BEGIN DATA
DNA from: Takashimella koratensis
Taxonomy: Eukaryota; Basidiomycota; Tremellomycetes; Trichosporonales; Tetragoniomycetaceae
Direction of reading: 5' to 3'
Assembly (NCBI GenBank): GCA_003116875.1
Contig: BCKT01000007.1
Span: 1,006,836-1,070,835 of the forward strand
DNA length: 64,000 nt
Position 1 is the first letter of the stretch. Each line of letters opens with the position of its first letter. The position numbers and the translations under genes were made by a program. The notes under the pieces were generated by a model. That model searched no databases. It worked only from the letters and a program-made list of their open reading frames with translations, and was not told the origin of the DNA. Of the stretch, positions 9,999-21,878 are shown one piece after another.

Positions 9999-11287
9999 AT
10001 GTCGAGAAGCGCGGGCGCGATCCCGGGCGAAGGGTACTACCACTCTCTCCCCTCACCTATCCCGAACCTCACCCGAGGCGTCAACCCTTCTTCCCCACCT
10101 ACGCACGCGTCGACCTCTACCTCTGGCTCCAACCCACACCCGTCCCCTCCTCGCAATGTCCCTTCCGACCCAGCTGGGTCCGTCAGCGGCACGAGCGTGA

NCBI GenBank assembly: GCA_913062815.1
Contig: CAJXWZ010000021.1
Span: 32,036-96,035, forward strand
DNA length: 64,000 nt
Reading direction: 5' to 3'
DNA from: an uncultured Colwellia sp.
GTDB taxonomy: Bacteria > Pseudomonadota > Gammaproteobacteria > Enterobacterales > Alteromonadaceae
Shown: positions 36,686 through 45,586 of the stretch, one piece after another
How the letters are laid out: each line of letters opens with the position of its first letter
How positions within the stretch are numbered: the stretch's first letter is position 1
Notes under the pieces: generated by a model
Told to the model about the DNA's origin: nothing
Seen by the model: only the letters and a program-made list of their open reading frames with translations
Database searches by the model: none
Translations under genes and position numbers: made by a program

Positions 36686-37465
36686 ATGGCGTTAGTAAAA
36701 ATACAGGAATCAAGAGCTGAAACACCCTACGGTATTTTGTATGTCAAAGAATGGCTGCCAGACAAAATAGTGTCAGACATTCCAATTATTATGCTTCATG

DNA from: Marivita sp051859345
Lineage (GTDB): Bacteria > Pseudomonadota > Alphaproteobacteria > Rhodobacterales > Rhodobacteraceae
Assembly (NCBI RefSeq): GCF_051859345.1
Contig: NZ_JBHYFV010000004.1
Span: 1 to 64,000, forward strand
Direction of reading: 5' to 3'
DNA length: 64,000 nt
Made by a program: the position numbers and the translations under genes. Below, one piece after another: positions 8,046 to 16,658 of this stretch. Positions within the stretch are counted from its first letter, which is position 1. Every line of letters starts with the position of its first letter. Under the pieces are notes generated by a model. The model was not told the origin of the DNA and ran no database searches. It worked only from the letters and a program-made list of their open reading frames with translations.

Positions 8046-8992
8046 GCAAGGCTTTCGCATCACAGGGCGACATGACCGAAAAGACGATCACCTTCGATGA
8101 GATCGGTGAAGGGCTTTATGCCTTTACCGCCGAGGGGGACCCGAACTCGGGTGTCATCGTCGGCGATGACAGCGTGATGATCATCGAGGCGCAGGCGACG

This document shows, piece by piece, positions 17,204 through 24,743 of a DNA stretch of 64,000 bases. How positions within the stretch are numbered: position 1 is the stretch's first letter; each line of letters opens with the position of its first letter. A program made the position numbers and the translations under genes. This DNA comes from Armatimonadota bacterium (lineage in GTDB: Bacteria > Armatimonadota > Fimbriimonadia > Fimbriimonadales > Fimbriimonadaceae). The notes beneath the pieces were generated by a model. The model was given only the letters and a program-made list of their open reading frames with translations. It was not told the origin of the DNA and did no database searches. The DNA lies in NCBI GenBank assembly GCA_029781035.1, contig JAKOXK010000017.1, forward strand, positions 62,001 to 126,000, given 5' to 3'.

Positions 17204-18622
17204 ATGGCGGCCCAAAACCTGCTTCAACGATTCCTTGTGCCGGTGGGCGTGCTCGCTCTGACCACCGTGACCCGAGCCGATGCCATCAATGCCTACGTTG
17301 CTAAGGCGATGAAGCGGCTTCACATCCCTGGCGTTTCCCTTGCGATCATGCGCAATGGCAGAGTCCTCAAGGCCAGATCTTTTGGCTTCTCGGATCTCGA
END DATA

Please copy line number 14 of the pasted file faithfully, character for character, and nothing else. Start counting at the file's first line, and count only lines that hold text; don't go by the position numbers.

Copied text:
Contig: CAJXWZ010000021.1